Point #3 I suspect the French don't tip because it isn't in the culture.

                              Point #5 tips are nice but I don't believe restaurants distribute the service charge no matter what the wording is in the bill, and they are definitely not part of the salary.

                              Point #6 the minimum wage in the US maybe $7.25 but it doesn't apply to "tipped staff" i.e. anyone who would be expected to earn over $30 a month in tips. The wage can't be lower than $2.13 an hour and should equal, or exceed the $7.25 when tips are included. In France the minimum wage is €9 (US$12) an hour plus tips and benefits.

                              Always interesting that the people who argue most for tips are waiters, ex-waiters or managers in hospitably. I think that is often called "observational bias" - maybe better titled as occupational bias.

                              I will continue to add a little if service is good and won't be put off returning to places if I didn't feel like tipping and I have never noticed any degradadation in service despite repeated visits to some favoured haunts in Paris.

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                              1. re: PhilD
                                Parigi Oct 5, 2011 03:23 AM

                                "Point #2 intrigues me"

                                That is the only point that intrigues you?

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                            2. re: Ptipois
                              h
                              HoosierFoodie Oct 5, 2011 11:54 AM

                              "In the US you are kind of obliged to leave 15% of the bill no matter what. Whereas In France, you have no obligations . But if you have a proper service and don't leave anything, be sure to never come back to that restaurant. They will remember you!!"
                              --> Plain false.

                              So you are saying that if in the US a customer leaves no tip-zero- the staff won't remember the customer? No, not if the non-tipper doesn't come back for a long time but, in the short term, or when you give them your CC, from all the wait staff I have ever known...Oh, they'll remember who stiffed them.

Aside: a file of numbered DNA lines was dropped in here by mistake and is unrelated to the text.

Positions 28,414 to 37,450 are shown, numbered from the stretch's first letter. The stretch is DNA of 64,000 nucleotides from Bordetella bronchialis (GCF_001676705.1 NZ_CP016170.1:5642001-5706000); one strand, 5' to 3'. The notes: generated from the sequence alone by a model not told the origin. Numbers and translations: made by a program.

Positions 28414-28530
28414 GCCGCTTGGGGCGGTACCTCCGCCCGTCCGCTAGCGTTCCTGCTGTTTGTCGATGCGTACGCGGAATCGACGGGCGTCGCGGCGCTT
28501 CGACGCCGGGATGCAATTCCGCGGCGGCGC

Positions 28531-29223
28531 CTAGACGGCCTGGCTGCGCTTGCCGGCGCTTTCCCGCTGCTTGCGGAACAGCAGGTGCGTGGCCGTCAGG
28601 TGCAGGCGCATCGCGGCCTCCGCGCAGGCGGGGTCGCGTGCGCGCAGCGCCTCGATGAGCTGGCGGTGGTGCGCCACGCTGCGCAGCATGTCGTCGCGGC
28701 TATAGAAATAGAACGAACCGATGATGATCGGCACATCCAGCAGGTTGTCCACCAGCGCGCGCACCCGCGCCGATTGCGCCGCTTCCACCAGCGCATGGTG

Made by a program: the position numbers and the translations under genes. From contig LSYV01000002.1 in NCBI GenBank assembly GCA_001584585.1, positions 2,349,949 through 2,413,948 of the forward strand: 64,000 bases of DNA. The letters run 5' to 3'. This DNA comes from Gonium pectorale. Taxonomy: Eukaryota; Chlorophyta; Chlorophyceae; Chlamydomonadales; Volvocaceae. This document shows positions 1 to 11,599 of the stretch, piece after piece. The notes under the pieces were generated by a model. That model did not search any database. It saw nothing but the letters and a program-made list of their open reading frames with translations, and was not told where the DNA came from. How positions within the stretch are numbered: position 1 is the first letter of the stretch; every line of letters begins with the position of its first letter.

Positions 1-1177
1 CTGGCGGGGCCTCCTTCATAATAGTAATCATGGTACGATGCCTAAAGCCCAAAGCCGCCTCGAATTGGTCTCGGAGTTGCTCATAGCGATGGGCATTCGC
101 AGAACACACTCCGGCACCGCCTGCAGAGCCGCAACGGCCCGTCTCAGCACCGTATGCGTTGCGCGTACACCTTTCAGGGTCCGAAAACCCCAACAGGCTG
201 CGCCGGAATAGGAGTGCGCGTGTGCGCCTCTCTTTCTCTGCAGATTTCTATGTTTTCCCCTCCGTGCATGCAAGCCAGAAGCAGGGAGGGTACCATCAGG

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                              1. re: HoosierFoodie
                                p
                                Ptipois Oct 5, 2011 12:44 PM

                                No, I'm not.

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                                1. re: HoosierFoodie
                                  Parigi Oct 5, 2011 12:48 PM

                                  :-)
                                  Please quote correctly.

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                            3. re: thespis
                              Parigi Oct 5, 2011 01:25 AM

                              The only thing I would agree with may be that no waiter in the world would feel insulted by a tip, large or small.
                              As for the rest, much of it makes me smile.
                              "you should leave 10% of the bill if you had good service and about 20% if you had excellent service"
                              So what is the shakedown rate, oops, I mean tips, should I leave for bad service?

                              And I agree with DCM that the questino of tips is a recurrent theme that goes nowhere, and people have opinions ranging from vehement to very vehement.

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                              1. re: thespis
                                k
                                kenman Oct 5, 2011 03:23 AM

                                Thanks for the "tips," Thespis. I was disappointed, however, that you did not comment on the pleasure waiters derive from being part of others' dining experience and establishing rapport with the clients, and how that enjoyment more than made up for the lack of a tip.

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                              2. menton1 Oct 5, 2011 06:41 AM

                                Well, thespis, I would like to know where you worked in Paris as a waiter, and some of your waitering experiences there--

                                As Jake Dear said, much of what you say is not what folks who have experienced Paris have seen, rather mostly the opposite!

                                As far as being insulted by a tip, Parigi, yes they are! It says to them that they are not paid well enough, or puts them on a lower plane, so YES many do get insulted!